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In Anacostia, 'Ring Shouters' Break World Record

The Smithsonian's Anacostia Community Museum recently put together the first national exhibit on Gullah culture: the descendants of African slaves who live in the low country region of South Carolina and Georgia. To mark the end of that exhibit's stay in D.C., the museum invited Gullah leaders from across the country to participate in a tradition known as a ring shout.

WAMU 88.5

Tuskegee Airmen Watch Plane's Final Flight

A piece of American history is about to fly into the Smithsonian, after its last flight over the Potomac River yesterday.

WAMU 88.5

Tuskegee Airmen's Plane Takes Final Flight

Nearly 100 surviving veterans of the Tuskegee Air Corps gathered in Washington to mark their 70th anniversary. The reunion coincides with the donation of an important piece of their history to the Smithsonian museum.

WAMU 88.5

Former Slave Pen Becomes Home For Seniors

Low-income seniors now have a new place to live in Alexandria: an affordable housing complex opened by a historically African-American church and located on a block that was once a slave pen.

NPR

Architect Of MLK Memorial Responds To Criticism

Melissa Block talks to Ed Jackson, Jr., the executive architect of the Martin Luther King memorial. They discuss the Martin Luther King "Drum Major" line that is etched on the north face of the monument. The line, taken from a February 1968 speech by King, was paraphrased. And one of the monument's high-profile consultants, poet Maya Angelou, told the Washington Post the inscription is misleading and makes the civil rights leader seem arrogant.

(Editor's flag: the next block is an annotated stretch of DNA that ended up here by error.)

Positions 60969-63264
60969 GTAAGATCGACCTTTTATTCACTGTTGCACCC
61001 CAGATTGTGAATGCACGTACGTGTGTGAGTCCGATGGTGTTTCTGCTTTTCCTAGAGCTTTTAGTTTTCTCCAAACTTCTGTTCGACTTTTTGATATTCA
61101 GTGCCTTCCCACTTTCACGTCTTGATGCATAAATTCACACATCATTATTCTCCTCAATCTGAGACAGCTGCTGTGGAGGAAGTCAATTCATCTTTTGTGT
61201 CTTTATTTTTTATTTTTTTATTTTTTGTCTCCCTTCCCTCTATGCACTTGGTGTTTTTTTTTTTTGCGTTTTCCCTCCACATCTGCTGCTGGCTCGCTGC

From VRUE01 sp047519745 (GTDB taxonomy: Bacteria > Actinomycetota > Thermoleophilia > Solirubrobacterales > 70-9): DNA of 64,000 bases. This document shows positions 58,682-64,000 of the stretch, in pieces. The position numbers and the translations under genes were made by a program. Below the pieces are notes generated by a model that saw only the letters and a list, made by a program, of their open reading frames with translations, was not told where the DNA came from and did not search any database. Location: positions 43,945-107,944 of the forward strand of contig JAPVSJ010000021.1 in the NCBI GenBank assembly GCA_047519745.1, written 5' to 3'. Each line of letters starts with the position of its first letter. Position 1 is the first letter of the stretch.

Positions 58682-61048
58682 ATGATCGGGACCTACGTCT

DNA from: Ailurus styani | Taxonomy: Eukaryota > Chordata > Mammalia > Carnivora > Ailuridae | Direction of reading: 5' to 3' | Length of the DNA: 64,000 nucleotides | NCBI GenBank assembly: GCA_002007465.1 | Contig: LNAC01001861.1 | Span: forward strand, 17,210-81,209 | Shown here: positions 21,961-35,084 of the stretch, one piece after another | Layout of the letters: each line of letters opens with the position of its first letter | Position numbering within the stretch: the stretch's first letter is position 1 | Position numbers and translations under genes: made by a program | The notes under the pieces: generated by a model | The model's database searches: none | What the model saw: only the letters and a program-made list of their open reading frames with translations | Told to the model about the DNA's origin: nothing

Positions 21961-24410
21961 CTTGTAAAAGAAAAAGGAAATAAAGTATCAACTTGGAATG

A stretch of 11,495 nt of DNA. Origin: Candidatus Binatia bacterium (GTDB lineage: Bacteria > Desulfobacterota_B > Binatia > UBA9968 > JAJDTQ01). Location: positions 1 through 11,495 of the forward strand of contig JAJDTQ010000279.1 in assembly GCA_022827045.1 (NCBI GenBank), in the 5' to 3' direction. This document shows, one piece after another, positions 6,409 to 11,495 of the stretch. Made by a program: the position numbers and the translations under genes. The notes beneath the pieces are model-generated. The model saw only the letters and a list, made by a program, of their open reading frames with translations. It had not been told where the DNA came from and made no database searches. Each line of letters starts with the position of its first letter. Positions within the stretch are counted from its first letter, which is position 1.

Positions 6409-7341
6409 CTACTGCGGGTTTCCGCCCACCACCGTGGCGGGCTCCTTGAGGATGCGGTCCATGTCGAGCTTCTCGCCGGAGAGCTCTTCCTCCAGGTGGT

NPR

Researchers Recover Last Piece Of Ship At 9/11 Site

Last summer, the remains of what seemed to be an 18th century ship were found at the construction site of the World Trade Center. Earlier this month, archaeologists excavated the last piece of that ship. Robert Siegel speaks with Michael Pappalardo, who's been working at the site as an archeologist with the firm AKRF.
NPR

Race, Violence ... Justice? Looking Back At Jena 6

In August 2006, a black student in Jena, La. asked if he could sit under a tree on campus or if it was reserved for whites. Three nooses hung from the tree the next day. In December, six black boys brutally beat a white student, and five of the suspects were charged with attempted murder. Black talk radio hosts and civil rights leaders nationwide protested the charges. Have the demonstrations helped move the U.S. closer to racial justice? Host Michel Martin speaks with Stanford Law School Professor Richard Ford and radio talk host Warren Ballentine.
NPR

Stetson Kennedy, Who 'Unmasked' The Klan, Dies

Stetson Kennedy infiltrated the Ku Klux Klan in the 1940s and wrote about it in his book The Klan Unmasked. Guest host John Ydstie remembers the folklorist, who died Saturday at the age of 94.

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